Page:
Concert Review: Aztec Sun, July 22, Rock and Roll Hotel

Moving sucks. When the question is: do you want to pack up all your stuff into little cardboard boxes, figure out the logistics of moving it five states over, inevitably in the rain, and apartment hunt in a new city which somehow always costs 1.5x the rate of the city you’re currently living, the answer is always a hard and fast NO.

So I recently moved to Washington DC from Chicago, and finally three months into living in my new city I went to a show. If you were to ask me what the best things about Chicago are I would answer 1) the food (because Saag Paneer Pot pie with a side of mango chutney is a thing you can just find at the soda shop on the street corner) and 2) the concert venues. The second my friends got off the plane in Chicago, I’d drag them to the balcony of Lincoln Hall for a show because I wanted them to love it as much as I did, and inevitably they did.

So I was 100% ready to hate on Rock and Roll Hotel Saturday night when I went to catch local DC act Aztec Sun. Walking in, the opener was still setting up so I wandered up to the second floor, which had a pretty standard bar/dance floor, and then going up one more flight the narrow staircase emerged out into a sight of beauty for an ex-Chicagoan: a rooftop bar. Coming from a city where everyone hunkers down in their apartments for nine months out of the year, rooftop bars aren’t really a worthwhile investment for any establishment. However in DC, where the official motto is “Welcome to DC! Come sweat with us!” the rooftop bar is everywhere, from your fanciest and snootiest restaurants to your filthiest and stickiest dive bars. So I guess that’s a long way to say that while I like to think of myself as very loyal, I’m super easily bought by any kind of elevated space where I can drink beer outside.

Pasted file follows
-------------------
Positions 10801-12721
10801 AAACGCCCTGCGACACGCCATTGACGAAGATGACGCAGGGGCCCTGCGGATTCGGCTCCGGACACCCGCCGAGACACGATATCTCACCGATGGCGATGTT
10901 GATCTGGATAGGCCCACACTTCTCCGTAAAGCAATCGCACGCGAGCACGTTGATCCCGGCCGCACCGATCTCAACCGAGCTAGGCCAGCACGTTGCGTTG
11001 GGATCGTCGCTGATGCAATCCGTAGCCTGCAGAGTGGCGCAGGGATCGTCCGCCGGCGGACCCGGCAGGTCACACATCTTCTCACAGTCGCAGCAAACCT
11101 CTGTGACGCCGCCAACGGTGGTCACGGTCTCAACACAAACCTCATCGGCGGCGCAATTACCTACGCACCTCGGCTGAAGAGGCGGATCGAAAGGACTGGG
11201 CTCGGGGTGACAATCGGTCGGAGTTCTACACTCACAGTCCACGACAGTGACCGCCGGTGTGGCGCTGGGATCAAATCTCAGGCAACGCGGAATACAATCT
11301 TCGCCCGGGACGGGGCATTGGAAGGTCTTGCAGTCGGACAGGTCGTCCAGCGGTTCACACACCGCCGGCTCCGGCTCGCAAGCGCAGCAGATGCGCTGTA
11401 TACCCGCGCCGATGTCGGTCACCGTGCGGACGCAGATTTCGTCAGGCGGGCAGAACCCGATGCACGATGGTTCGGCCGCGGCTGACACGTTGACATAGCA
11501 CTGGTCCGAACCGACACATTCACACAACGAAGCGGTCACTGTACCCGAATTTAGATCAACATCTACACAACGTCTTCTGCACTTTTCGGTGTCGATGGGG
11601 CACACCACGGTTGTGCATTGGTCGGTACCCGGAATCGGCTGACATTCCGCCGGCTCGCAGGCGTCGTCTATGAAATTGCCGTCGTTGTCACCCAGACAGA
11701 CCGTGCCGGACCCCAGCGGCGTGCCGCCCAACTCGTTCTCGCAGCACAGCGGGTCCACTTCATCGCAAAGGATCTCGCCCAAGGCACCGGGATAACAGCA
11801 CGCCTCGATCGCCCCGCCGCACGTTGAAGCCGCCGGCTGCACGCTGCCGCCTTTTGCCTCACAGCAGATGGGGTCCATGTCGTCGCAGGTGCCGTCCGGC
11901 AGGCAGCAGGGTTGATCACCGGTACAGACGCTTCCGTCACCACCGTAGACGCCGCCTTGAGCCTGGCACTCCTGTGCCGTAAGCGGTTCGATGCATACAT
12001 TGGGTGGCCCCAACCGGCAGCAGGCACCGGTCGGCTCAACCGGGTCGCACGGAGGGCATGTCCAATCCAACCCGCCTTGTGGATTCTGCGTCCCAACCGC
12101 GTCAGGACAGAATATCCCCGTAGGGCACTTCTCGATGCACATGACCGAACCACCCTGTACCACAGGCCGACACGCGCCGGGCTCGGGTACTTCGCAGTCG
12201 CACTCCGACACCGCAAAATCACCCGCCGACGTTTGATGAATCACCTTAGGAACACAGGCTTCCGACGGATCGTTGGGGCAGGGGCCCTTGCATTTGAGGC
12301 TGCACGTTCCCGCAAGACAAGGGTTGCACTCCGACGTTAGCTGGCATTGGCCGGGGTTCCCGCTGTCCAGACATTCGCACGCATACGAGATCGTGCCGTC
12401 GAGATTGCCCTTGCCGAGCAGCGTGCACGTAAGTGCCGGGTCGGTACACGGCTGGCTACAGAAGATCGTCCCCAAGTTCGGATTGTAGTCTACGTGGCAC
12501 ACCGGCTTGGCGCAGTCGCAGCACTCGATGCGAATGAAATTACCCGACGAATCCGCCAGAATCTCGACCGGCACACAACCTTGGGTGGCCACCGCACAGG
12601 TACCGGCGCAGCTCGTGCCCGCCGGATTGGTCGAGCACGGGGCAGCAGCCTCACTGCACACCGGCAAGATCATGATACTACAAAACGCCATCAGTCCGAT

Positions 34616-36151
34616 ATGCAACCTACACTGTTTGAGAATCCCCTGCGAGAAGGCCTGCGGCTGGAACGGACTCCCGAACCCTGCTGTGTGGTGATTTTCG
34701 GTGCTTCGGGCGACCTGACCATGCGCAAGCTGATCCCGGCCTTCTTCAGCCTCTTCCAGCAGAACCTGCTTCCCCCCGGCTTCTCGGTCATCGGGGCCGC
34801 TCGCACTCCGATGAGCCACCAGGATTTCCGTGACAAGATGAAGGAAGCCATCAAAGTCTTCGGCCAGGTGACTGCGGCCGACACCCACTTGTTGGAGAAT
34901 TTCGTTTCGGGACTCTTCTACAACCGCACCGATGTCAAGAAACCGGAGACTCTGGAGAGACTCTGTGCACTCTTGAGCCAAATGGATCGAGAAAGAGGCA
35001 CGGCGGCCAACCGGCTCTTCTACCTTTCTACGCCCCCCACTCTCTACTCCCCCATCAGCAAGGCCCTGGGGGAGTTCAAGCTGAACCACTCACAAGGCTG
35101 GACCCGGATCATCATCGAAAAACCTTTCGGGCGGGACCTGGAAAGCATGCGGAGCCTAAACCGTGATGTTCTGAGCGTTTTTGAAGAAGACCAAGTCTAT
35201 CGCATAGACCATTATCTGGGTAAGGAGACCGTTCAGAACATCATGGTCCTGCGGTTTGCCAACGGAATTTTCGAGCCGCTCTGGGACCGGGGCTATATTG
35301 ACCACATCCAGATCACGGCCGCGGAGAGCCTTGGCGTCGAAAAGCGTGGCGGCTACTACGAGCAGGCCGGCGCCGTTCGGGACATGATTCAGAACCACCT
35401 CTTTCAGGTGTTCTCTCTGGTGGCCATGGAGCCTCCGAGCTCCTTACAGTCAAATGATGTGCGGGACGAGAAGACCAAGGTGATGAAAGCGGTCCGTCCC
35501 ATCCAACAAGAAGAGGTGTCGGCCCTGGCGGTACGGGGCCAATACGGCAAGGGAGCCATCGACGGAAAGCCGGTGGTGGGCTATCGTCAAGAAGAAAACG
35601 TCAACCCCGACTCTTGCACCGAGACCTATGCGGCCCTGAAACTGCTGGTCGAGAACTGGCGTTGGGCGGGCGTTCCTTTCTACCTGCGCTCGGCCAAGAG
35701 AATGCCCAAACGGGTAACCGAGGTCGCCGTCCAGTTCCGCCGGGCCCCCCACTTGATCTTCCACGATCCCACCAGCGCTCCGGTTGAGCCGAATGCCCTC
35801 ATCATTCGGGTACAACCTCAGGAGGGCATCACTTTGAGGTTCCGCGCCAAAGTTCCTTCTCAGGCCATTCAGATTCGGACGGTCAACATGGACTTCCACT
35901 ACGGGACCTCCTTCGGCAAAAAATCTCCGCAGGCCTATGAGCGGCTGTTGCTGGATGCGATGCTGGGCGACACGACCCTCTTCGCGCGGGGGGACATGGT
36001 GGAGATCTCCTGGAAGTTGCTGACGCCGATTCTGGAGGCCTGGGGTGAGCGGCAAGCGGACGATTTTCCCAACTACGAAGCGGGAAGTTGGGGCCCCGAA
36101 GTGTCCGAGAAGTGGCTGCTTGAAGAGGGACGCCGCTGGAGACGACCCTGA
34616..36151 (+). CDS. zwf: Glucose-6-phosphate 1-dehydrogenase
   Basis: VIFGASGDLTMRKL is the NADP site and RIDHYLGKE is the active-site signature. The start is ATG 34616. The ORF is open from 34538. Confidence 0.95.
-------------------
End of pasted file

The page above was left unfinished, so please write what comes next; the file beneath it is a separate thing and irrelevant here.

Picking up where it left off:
So after hanging out at the rooftop bar for approximately 345,963,146 hours, I was finally convinced to head down to the first floor to check out Aztec Sun. The band squeezed all nine of themselves and their two saxophones, trombone, keyboard, drums, two guitars, bass, and tambourine into the small space and proceeded to melt the stage. Charasmatic frontman Stephane Detchou started things off with slow and sultry “Swing” from the band’s 2016 album Set You Free. Detchou, rocking a straw fedora and round-framed sunglasses, caught the crowd’s attention with his falsetto buoyed by the plethora of wind instruments behind him, and he never let go. Moving through “Pa Ra Ra” and “Revolution”, Detchou ceded center stage to the keyboardist, who was rocking a fedora of his own, a shiny vest, and a grin that told you he was having the time of his life. He immediately dove headfirst into “You Make Me Smile”, a crowd pleaser for the obvious reason that it sounds like liquid happiness being piped directly into your brain. Songs like that are honestly unfair – do I want a song about how much you love the special person in your life and how they make the world go around and they make you ridiculously happy and by the way do you want it serenaded to you in all its peppy, catchy glory from the adorable keyboardist with the Cheshire cat grin who has just jumped offstage to sing directly to the audience? Yes. Because I’m not a monster. So this band clearly already had me hooked, and to top it all off, they proceeded to bust out synchronized dance moves while maintaining max levels of soul infused funk. Sold.

So I’m not saying that you should move to DC for Aztec Sun. I’m just saying it’s something to consider.

Posted on by Celeste in Concerts